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AMD counters Intel with 800-MHz Athlon chip

AMD's new processor matches the clock speed of Intel's fastest Pentium III and underscores a bitter rivalry between the two chipmakers.

AMD shot back at rival Intel today in the ongoing battle for chip supremacy by releasing its fastest Athlon processor to date and by demonstrating a consumer PC that runs at 1 GHz.

AMD's new 800-MHz Athlon, announced at the Consumer Electronics Show in Las Vegas, matches the clock speed of Intel's fastest Pentium III chip and actually outperforms the Pentium III in certain benchmark tests, according to analysts. Both IBM and Compaq Computer announced PCs to go along with the chip, while Hewlett-Packard opted for the AMD K6-2 for notebooks for the first time.

Meanwhile, AMD, in conjunction with KryoTech and Compaq, showed off a Presario computer with a 1-GHz (1,000 megahertz) Athlon running inside. But consumers won't see this system in stores; KyroTech's minus 40 degrees Celsius cooling system, which is attached to the demo Presario, typically only comes with workstations. Still, the demonstration affords the company some bragging rights.

The new Athlon, and AMD's ability to keep up with Intel, are part of a growing sense of optimism for the often-derided company. In the past, AMD processors were slower, or in short supply, in comparison to its bigger rival. Now AMD chips keep up in performance and Intel is the company experiencing a supply pinch, although AMD has seen sporadic supply troubles on its fastest chips as well.

Just yesterday, Gateway indicated it once again would start to incorporate AMD chips into its PCs. Gateway said a shortage of certain Intel Celeron and Pentium III chips caused it to lose between $200 million and $250 million in sales in the fourth quarter.

"For the first time in this rivalry, AMD has the ability to keep pace with Intel in this speed race," said Technology Business Research analyst Kelly Spang. "That basically puts a new twist on Intel and how it plans its own strategy in terms of its own product rollout."

Longtime AMD critic Ashok Kumar of U.S. Bancorp Piper Jaffray upgraded the stock to "buy" today, although he and other analysts have said that Intel will be fighting back with faster processors, and more of them.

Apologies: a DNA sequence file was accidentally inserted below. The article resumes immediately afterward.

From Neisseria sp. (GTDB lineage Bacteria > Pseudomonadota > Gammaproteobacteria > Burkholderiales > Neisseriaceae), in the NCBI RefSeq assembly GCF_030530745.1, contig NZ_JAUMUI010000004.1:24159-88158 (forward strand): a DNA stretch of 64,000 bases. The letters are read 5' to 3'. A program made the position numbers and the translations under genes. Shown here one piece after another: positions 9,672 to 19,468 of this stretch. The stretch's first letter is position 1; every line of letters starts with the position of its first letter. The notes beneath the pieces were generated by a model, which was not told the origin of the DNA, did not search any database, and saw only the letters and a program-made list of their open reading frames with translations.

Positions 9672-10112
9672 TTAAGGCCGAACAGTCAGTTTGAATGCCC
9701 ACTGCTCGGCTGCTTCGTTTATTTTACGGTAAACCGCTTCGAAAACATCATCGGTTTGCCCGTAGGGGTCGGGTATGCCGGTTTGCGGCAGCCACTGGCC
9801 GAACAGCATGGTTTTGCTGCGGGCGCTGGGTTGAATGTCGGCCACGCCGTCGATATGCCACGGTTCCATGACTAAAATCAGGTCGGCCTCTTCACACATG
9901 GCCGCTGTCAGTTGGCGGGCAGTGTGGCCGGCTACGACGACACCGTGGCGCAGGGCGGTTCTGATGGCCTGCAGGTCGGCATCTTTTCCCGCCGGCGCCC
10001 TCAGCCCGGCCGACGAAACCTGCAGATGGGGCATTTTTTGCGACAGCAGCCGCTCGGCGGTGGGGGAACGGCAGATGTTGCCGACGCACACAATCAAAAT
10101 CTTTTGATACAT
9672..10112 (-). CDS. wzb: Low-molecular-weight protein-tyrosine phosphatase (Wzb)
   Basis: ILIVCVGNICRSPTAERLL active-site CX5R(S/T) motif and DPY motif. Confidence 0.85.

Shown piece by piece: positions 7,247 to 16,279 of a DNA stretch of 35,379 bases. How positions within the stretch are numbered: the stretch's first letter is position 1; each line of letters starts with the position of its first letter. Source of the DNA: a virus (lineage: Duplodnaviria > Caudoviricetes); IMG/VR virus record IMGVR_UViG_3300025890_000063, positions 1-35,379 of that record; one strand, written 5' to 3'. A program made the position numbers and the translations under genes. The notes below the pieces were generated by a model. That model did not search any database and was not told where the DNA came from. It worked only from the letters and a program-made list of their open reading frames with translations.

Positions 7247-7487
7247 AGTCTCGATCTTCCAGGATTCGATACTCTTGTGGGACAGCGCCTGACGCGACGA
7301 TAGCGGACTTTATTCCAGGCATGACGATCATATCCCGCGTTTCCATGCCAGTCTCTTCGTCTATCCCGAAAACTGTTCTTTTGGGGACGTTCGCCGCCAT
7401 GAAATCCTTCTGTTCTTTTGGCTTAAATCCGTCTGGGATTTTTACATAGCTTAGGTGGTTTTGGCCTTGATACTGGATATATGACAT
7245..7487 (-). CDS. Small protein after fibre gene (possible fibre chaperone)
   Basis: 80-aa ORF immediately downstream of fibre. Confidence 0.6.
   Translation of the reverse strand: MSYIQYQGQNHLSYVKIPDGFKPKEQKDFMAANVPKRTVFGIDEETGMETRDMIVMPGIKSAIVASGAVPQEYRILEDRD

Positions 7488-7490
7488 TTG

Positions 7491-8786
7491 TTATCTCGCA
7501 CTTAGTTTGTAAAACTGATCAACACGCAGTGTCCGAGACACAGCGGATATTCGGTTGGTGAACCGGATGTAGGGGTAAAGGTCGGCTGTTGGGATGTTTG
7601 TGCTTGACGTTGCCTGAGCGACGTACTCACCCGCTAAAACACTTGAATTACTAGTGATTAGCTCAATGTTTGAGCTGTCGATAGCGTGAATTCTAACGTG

Compaq will make two 800-MHz Athlon systems, one priced at $3,027 and the other $2,550. The top-of-the-line model comes with 256 MB of RAM, 20GB hard drive, 10X DVD-ROM drive, 16-MB 3dfx Voodoo3 3500 graphics card and 19-inch monitor. A CD-RW is $1 more under a special promotion.

IBM announced the S Series 880 PC today, featuring the 800-MHz Athlon processor, 128-MB of RAM, 27GB hard drive and 32MB graphics card with digital flat-panel port. Big Blue will begin taking orders Jan. 17.

Responding to increasing pressures from AMD, Intel late last month released the 800-MHz Pentium III Coppermine processor ahead of schedule and moved up the release of 850-MHz and 866-MHz processors for later this quarter.

Though Intel says it accelerated its processor road map because of better manufacturing yields, the timing, at the end of the busy holiday shopping season, suggests AMD forced Intel to move faster, analysts said.

"Intel now must play for a worse-case scenario in terms of?speed grades," Spang said. "That is one of the traps Intel has fallen into recently. It was always the assumption Intel would be faster than AMD, and that assumption is being discarded in some cases."

Meanwhile, the Intel chip shortages are sending shivers through the industry. The shortages hit Gateway hard as many of its systems are equipped with the 450-MHz Pentium III, said Merrill Lynch analyst Steve Fortuna.

A Dell Computer salesperson today quoted more than a month build time for an 800-MHz Pentium III consumer system. Compaq lists 800-MHz Presario consumer models on its Web site, but a salesperson today said the company is not taking orders because processors are not yet available.

Compaq, which once only offered AMD chips on its lower-performance, low-cost systems, has been a big backer of Athlon. The PC maker has increasingly adopted Intel Celeron processors on its cheapest systems--those under $600--moving AMD processors into the lower midrange and lower high end of its consumer line.